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2022 Connecticut First-Time Homebuyer Programs

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New homebuyers in Connecticut can take advantage of a variety of state assistance options, including programs from the Connecticut Housing Finance Authority (CHFA) and the Housing Development Fund (HDF), which is a mortgage counseling and lending agency certified by the U.S. Department of Urban Development. A little assistance could make the costs associated with purchasing your dream home manageable, but you may have to meet certain requirements.

Connecticut statewide and local first-time homebuyer programs

First-time homebuyers could qualify for a statewide, low-cost mortgage or down payment assistance (DPA) program in Connecticut. Individual and family income restrictions are common for these programs. Below is a snapshot of how much assistance you may qualify for.

Program nameAssistance amountAssistance typeWhere it’s available
CHFA Down Payment Assistance Program3% to 3.5% of the purchase price, up to $20,000Non-forgivable low interest second mortgageStatewide
CHFA loan programsLow insurance costs and low interest rateBelow market interest rate first mortgageStatewide for first-time homebuyers, in target areas for repeat homebuyers
SmartMoveUp to 20% of the purchase priceNon-forgivable low-interest second mortgageStatewide
Live Where You Work0% interest loan for up to $20,000Non-forgivable 0% second mortgageStatewide

What to know about different types of down payment assistance

Although the assistance programs for first-time homebuyers listed above essentially offer free loans — with little interest or fees — the house serves as collateral and you must still repay the loans.

  • Second mortgage. A second mortgage allows you to finance home-buying costs that you’d otherwise need to pay in cash, up front. A second lien is recorded against your home. In most cases, no fees or no interest are charged.
  • Low-cost mortgage. A low-cost mortgage may have little to no fees and/or little to no interest rate and/or low insurance premiums and/or require a small down payment.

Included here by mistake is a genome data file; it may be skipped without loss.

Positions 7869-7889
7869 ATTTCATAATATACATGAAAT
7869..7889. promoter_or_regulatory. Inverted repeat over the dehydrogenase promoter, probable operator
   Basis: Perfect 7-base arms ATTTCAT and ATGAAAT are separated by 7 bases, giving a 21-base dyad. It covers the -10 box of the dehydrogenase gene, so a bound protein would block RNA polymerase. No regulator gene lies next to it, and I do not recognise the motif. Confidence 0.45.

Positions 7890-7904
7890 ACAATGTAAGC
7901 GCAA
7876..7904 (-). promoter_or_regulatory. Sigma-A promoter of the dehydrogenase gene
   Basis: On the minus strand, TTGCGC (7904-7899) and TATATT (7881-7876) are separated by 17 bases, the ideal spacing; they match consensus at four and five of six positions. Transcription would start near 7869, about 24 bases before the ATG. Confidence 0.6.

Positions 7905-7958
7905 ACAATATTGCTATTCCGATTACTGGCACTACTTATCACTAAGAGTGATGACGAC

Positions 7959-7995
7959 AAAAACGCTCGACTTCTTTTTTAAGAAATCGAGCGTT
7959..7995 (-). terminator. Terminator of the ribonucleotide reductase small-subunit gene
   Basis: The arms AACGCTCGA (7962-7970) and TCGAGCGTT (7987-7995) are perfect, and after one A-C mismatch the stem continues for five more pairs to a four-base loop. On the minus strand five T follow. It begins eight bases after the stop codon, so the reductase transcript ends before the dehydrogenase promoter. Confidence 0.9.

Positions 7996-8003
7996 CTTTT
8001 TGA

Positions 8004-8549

How Connecticut first-time homebuyer programs work

LendingTree researched the most up-to-date guidelines from program websites to compile the requirements in the next section. Yet, more specialized or local homebuyer programs may be available throughout the year. Check in with the nonprofit organizations and housing authorities to see what’s available in the area in which you want to buy.

Here are the common steps you’ll likely take in the process of qualifying for a homebuyer program:

  1. Choose a program. Determine which Connecticut first-time homebuyer program is right for you based on your needs and their requirements. A word of warning: Requirements for these types of programs may be more strict than regular mortgage programs, so check with a program representative if you have any questions, fair credit or a lot of debt.
  2. Complete homebuyer education or counseling. You will likely have to complete a HUD-approved homebuyer education course or counseling session before you apply.
  3. Get a mortgage preapproval. If the program you choose isn’t a low-cost mortgage itself, you’ll still need a primary lender. Some programs will work with you on an application and others simply provide a list of approved lenders. You can read all about mortgage preapprovals here.
  4. Pick a house. This is the fun part. Make sure the house is affordable to you and falls within any program price limits. The CHFA provides an interactive map to help.
  5. Do the paperwork.  Now that you picked a home, you’ll need to formally submit the application, get a home inspection and appraisal, and, finally, sign on the dotted line.

Connecticut first-time homebuyer program requirements